How I train students in strategic and reflective academic reading

Seven steps that guide students to become effective academic readers during their university studies, by Adrian Man Ho Lam

Adrian Man-Ho Lam's avatar
University of Hong Kong
30 Sep 2022
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Female student reading a book in the university library

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How to develop inclusive reading lists for distance and blended learning

Advice on creating accessible inclusive reading lists for students

Freshmen who are new to university study might feel daunted and frustrated when presented with a lengthy list of academic reading material. Many students select some of the titles and ignore the rest, before completing assignments or preparing examinations, but some may skip it all. Yet, strategic and competent academic reading skills are often what students will keep using throughout or beyond their studies. Below are seven steps that we as teachers can use to guide them through these readings:

1. Grasp the bigger picture

Academic papers are often dense and complicated, requiring students to read and reflect on them more than once. Explain at the start how, rather than reading from start to finish like a novel, students should first look for the big picture by skimming the abstract, introduction, conclusion and headings, as well as tables and graphs. The important information is often repeated in these areas. This enables students to anticipate subsequent content and judge whether they should continue reading. Once students grasp the bigger picture, they can judge whether to dig into details such as the literature review, research methods and implications according to their relevance.

2. Develop a precise and concise summary

When presenting reading material, teachers should invite students to summarise the arguments of the author(s) in a few short sentences, to help them engage in subsequent thinking and discussion in lectures and tutorials. To this end, students should be encouraged to take note of the main sources of information or ideas that contribute to the author’s central argument. This will help them develop a skeleton that starts with general ideas then drills down into specific instances. During this process, students can annotate the parts they find most important or interesting.

3. Link reading with real life

Once students have extracted the key issues and lessons from their reading, they should be encouraged to connect the abstract theories with empirical realities. Ask students to look for connections between what they have read and stories, reports and experiences from the real world. They should be encouraged to reflect on their own opinions and perceptions during this process. There should also be class discussion time built in so students can share their opinions on what they have read and gather alternative interpretations and perspectives.

4. Compare and contrast relevant readings

We as teachers have our own rationales for grouping weekly reading materials together and as such, we need to actively guide students to think about the different volumes as a “whole” each week, examining their similarities and differences. Present students with a big thematic question each week. With this overarching question, students can consider whether the authors are having a direct conversation with one another and, if not, how they might respond to one another’s arguments. Another useful activity involves considering the intellectual contribution of that week’s reading to the previous week’s topic and thus to the overall course content. Lastly, students could consider what further studies and work could be explored on a given week’s theme.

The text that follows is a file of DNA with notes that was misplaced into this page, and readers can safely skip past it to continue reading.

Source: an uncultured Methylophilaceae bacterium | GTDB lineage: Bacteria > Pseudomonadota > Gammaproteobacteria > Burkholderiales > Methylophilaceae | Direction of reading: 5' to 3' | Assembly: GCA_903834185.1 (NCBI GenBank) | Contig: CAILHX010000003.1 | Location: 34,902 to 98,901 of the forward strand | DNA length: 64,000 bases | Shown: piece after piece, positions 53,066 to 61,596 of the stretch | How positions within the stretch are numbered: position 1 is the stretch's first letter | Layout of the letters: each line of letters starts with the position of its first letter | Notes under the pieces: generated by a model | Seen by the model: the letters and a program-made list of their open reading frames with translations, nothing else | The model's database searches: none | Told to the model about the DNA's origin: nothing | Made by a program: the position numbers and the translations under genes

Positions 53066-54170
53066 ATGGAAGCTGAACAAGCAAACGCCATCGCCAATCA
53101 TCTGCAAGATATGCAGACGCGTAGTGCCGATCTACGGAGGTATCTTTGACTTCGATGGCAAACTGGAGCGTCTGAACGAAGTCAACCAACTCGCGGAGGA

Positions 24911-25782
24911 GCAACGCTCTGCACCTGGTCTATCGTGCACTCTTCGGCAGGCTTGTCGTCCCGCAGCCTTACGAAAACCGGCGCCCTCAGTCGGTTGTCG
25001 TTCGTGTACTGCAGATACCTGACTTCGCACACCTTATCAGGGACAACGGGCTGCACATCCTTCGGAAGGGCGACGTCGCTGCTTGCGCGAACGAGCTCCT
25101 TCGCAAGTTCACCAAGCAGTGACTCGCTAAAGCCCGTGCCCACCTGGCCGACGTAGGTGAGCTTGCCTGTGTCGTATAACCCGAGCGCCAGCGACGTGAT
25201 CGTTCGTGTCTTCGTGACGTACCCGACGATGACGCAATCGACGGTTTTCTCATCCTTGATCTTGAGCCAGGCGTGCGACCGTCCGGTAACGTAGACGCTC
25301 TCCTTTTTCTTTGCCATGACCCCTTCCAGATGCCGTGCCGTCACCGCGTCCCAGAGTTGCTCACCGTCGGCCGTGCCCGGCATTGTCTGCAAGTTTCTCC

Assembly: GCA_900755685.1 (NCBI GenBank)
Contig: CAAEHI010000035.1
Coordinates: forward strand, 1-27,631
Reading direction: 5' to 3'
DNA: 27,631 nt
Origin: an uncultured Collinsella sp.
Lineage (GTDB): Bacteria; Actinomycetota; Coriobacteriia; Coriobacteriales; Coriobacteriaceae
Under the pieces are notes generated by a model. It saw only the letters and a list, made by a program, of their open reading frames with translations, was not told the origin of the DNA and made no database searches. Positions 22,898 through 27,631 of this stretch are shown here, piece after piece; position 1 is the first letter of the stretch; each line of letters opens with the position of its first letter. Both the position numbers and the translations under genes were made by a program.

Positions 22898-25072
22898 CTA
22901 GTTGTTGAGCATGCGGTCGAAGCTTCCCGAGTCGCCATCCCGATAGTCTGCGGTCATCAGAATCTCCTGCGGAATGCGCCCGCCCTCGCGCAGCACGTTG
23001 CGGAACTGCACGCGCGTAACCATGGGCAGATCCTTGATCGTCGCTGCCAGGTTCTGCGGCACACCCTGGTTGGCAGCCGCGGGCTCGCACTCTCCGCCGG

5. Develop independent and critical thinking

While most reading materials are academic and peer-reviewed, this does not mean that all the claims made are valid or will not become obsolete. Many of theories and arguments may not predict, explain, or even align with observations in everyday life. So, invite students to consider the implications of what they have read compared with how they think about society and the world in general, or a specific topic and issue. Students should start to develop their own thoughts and theories related to the issues they are learning about.

6. Prepare quick notes and follow-up questions

After completing the reading, students should compile and collate their ideas into quick notes that present the key facts and observations in their own words. They should learn to keep asking themselves questions throughout the process. This is the most valuable step as these questions guide students to think in a much broader and deeper manner. While the set reading simply provides access points for students to initiate their own learning.

7. Compile own reading lists

Course instructors who are experts in the field should select varied, representative and up-to-date reading lists that provide a springboard for reading further into the subject matter. It should act as an aid for students to chart their own academic trajectory. Make it clear that students should go further by looking at the references and bibliographies to develop their own tailor-made reading lists.

Adrian Man-Ho Lam is a course tutor researching and teaching the interdisciplinary common core curriculum at the University of Hong Kong.

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